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How to Pick a School District When Looking at Long Term Corporate Housing

How to Pick a School District When Looking at Long Term Corporate Housing

Being transferred for work can come with many challenges if you are moving with your family, but one of the biggest can be how to pick a school district when looking at long term corporate housing. When it comes to a child’s education, parents want to make sure that where they live will open doors to good educational opportunities. To help with this, we have put together a list of some things you can research to help pick a school district when looking at long term corporate housing.

How to Pick a School District When Looking at Long Term Corporate Housing

When a career or position change calls for a move to a new city for you and your family, knowing how to pick a school district when looking at long term corporate housing is essential. This requires families to research not only school districts but also available long term corporate housing opportunities in the area as it may be necessary for the two to go hand in hand.
Some of the top considerations for picking a school district when looking at long term corporate housing include:

  • Types of Schools. Depending on the location of your transfer, you may have the option to choose between several different types of schools in the district, such as public, private, or charter. Each can have different rules about where students must live in order to be admitted, so this should factor into your consideration.
  • Location. Since public schools typically allow admission based on where a child lives, many families choose the school district first and then look for corporate housing in that specific neighborhood. Even those that opt for private school generally choose one that is located close to their residence for convenience in getting children to and from school.
  • Age of the District. Older school districts can have wonderful schools, but many struggle with structural or maintenance issues that may require more of the district’s budget for upkeep. If leadership does not have funds earmarked for addressing these issues, it could detract from a child’s education.
  • District Ratings. Public schools are frequently rated on their performance. In the Lone Star State, the Texas Consolidated School Rating report is put together by the Texas Education Agency. This report typically focuses on three main areas including academic accountability, financial accountability, and community and student engagement ratings. These can give people who are new to the area a big picture view of a district and the schools within it.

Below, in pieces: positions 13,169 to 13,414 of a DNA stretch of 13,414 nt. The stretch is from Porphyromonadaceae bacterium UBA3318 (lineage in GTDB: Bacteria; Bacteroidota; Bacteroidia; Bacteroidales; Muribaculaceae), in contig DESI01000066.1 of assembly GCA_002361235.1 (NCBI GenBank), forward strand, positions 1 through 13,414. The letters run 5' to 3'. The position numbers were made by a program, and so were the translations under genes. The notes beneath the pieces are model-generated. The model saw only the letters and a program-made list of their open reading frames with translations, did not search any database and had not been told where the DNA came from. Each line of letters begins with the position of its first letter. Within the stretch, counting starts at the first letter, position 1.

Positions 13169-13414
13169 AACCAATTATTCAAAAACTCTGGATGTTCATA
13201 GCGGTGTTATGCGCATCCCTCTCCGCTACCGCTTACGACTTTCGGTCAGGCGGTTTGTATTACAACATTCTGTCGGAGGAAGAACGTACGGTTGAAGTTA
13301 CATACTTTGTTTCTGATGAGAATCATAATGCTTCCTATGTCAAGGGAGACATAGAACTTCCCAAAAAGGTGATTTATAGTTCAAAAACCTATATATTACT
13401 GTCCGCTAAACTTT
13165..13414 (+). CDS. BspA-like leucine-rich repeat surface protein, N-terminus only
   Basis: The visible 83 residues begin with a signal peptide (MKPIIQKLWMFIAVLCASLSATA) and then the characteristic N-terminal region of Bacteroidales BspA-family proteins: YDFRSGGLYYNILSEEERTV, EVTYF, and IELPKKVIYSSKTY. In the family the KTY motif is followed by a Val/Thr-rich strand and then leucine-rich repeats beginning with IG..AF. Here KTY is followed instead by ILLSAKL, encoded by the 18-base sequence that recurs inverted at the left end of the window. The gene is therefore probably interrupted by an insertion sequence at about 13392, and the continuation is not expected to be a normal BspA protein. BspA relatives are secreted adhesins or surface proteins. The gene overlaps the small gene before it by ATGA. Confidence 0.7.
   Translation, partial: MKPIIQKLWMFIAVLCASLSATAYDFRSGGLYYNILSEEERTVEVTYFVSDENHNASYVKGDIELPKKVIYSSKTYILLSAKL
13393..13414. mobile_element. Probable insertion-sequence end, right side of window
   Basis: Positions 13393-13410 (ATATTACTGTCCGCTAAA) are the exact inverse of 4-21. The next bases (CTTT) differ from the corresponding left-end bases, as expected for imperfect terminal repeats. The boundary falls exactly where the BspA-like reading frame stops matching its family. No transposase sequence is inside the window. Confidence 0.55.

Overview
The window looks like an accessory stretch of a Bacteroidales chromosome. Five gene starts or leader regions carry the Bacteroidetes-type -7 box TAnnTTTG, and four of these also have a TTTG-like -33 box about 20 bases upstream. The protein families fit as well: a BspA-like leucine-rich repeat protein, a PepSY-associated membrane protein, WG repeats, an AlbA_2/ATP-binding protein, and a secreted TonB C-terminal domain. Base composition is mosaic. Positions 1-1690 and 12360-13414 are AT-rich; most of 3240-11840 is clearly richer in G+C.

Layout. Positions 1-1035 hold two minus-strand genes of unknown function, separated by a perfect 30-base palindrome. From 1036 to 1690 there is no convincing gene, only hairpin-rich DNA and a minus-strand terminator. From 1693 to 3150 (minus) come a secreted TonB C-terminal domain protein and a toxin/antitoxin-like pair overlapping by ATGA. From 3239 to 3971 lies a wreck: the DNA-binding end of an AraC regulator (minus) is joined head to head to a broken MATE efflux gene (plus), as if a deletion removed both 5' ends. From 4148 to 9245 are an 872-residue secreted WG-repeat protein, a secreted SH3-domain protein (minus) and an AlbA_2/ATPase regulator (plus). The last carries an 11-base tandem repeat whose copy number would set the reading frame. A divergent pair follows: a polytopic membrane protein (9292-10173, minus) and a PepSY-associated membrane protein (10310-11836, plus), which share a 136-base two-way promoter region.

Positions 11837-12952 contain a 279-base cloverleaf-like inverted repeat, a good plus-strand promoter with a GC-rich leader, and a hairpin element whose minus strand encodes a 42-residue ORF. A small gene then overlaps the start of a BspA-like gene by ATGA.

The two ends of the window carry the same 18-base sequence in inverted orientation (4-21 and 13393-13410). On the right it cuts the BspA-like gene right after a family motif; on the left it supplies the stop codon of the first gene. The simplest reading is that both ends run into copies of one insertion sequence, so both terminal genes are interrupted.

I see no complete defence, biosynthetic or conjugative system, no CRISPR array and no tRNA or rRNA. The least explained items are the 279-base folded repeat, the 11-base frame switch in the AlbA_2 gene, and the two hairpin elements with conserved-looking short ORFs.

• Technology Availability. A school district’s budget can determine what types of technology they have available to students. Do not be afraid to ask questions about the technology budget for the district and how they invest in that department specifically. This will give parents a better idea of how their child may be learning with (or without) technology in the classroom.
  • District Leadership. Schools under the umbrella of a school district follow guidelines set forth by district leadership. For this reason, it can be wise to research some information about the current district leadership, including their current tenure at this location, as well as their goals and vision for the district.
  • Long Term Corporate Housing Options. As you begin looking at school districts, work with a reputable corporate housing provider to ensure that there are long term housing options currently available in that area. Be sure to note what schools in each of the school districts you are looking at have long term corporate housing available nearby to meet potential residential requirements for attendance.

If you are struggling to know where to start when it comes to school districts in the area of your transfer, it may be helpful to speak with a corporate housing company representative, soon-to-be co-workers, and local community businesses. Quality online reviews may also prove to be useful.

While much of this information may be available online, it can be wise to supplement it with firsthand data of your own. Try to visit the district office as well as one or two schools within the district to develop your own opinion.

Choosing a Specific School Within the School District of Your Choice